Missouri Supreme Court asked to strike down law protecting police accused of misconduct
St. Louis argues that Missouri legislators violated the state constitution by creating an unfunded mandate. The 2021 law requires cities to give officers written notice of an allegation before starting an investigation, and limits misconduct investigations to 90 days.
Lawyers for St. Louis argued Wednesday before the Missouri Supreme Court that it should strike down a law that creates new protections for police officers who are under investigation for misconduct.
The law, passed in 2021 by the Republican-controlled state legislature, requires the city to give officers written notice of an allegation before starting an investigation.
It also limits misconduct investigations to 90 days and makes records from an investigation confidential instead of being subject to the Sunshine Law.
St. Louis sued the state over the law, but a Cole County Court judge ruled against the city. The city then appealed to the state Supreme Court.
Associate City Counselor Erin McGowan told the judges the law violates the Missouri Constitution and its Hancock amendment by creating an unfunded mandate.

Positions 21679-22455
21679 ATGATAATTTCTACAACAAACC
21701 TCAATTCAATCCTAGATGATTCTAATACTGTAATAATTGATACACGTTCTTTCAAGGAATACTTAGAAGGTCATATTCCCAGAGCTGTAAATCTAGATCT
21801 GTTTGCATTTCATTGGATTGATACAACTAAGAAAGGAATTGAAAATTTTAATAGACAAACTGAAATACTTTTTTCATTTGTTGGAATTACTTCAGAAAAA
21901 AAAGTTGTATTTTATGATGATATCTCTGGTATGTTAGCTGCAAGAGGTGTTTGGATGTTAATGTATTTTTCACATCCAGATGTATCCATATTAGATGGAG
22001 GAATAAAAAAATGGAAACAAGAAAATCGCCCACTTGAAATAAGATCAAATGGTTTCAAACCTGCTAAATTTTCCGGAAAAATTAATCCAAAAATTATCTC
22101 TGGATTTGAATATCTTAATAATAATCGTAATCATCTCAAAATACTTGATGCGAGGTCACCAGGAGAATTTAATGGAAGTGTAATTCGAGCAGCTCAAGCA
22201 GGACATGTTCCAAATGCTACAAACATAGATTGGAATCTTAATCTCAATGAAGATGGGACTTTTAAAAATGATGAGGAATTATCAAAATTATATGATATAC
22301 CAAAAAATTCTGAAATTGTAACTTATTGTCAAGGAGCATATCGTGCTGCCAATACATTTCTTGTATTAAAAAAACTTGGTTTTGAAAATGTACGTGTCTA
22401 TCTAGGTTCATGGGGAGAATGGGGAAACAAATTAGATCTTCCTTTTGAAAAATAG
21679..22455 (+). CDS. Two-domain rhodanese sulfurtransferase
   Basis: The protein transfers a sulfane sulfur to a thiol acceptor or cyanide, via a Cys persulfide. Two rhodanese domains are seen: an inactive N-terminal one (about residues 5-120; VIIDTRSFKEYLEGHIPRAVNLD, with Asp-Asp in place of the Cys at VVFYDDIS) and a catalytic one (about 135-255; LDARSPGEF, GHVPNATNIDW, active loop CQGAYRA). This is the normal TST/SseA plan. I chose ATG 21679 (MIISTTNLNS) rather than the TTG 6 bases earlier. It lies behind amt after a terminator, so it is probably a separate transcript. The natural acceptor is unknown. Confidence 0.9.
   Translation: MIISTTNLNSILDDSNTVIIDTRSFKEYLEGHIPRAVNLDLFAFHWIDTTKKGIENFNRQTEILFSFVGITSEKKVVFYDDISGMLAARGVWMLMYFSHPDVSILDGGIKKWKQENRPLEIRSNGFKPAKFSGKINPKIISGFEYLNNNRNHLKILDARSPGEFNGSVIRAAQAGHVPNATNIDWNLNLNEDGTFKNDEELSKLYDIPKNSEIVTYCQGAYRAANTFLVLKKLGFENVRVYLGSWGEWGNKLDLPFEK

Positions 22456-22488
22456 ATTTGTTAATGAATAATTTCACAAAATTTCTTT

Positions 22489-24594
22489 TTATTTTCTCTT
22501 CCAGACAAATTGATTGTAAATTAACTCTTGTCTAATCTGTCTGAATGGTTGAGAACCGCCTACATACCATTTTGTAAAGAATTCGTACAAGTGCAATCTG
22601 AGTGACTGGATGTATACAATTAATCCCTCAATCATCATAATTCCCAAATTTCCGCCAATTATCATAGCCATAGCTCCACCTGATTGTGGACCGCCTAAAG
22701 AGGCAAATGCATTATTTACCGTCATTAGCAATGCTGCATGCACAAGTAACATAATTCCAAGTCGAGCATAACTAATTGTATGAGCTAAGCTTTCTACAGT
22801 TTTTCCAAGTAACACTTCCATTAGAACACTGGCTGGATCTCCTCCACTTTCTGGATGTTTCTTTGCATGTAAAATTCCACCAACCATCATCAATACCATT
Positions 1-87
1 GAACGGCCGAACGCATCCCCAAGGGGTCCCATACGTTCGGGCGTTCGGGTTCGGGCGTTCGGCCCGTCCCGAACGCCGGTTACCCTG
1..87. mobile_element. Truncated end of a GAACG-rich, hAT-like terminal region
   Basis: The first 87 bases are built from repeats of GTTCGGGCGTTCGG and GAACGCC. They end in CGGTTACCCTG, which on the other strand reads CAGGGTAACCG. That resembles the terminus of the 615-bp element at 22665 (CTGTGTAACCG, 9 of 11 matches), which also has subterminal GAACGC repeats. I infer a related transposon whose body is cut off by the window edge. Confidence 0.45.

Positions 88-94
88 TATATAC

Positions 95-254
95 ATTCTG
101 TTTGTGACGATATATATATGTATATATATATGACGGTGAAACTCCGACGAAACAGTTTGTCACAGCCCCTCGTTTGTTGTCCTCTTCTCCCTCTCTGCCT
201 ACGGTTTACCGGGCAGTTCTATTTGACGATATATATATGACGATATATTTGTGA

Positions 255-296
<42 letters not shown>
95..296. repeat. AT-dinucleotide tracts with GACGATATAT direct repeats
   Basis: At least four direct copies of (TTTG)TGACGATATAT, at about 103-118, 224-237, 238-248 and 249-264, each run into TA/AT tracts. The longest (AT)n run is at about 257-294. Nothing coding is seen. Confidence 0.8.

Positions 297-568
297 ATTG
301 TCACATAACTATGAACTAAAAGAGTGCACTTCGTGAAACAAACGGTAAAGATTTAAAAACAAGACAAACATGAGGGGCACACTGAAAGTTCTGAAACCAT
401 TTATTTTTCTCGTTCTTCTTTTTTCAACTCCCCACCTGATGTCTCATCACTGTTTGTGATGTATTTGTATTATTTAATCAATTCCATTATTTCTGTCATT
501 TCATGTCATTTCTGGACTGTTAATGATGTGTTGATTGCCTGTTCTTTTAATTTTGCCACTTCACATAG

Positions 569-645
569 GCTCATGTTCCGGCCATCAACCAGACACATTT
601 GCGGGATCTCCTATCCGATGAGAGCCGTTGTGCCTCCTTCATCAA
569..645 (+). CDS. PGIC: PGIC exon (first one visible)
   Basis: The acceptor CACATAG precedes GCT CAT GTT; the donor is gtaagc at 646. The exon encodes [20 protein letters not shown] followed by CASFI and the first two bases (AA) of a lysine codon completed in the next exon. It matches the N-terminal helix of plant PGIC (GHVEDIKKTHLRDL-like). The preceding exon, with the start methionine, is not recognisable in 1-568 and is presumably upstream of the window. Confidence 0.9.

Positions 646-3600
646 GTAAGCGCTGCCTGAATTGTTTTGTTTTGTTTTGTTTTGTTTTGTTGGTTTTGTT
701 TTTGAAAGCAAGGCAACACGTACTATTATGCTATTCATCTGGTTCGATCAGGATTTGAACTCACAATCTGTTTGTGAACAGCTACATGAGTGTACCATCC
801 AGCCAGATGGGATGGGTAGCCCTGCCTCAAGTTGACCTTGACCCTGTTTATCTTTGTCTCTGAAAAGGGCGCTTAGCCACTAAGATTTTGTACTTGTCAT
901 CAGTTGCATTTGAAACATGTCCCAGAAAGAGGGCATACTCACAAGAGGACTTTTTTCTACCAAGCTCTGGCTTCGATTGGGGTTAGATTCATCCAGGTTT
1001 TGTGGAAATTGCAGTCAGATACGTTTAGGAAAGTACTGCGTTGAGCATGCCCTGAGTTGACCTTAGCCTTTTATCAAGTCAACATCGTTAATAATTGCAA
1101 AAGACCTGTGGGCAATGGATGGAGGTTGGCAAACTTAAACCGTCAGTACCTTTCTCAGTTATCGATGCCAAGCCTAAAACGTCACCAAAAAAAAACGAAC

She said the city would have to deal with increased attorneys fees, more money for settlements and reimbursements to officers who are not found to have committed misconduct and lost pay during an investigation.
The city also argued that the law violates the requirement that any piece of legislation stay under a single subject.
The law, titled “Creates provisions relating to public safety,” contains more than 20 separate provisions. Some of them, city lawyers argued in court documents, have nothing to do with public safety.
The law also changes the definition of an excursion gambling boat and increases the penalty of institutional vandalism to a Class E felony.
Jason Lewis, chief counsel for the Missouri attorney general’s office, told the judges that the circuit court correctly ruled that the city did not have standing to sue.
Lewis also said St. Louis has not brought enough evidence to prove the Hancock violation claim, including an estimation of what the law would cost the city.
However, some judges pushed back on Lewis’ argument. Judge Paul Wilson said Lewis’ objections were procedural.
“Are you asking that we vacate and send it back for further proceedings? Or are you asking that we affirm the judgment that was entered in your favor, because that seems inconsistent with the argument that the allegations were just too general,” Wilson said.
Lewis said the state wants the judges to affirm the lower court’s ruling.
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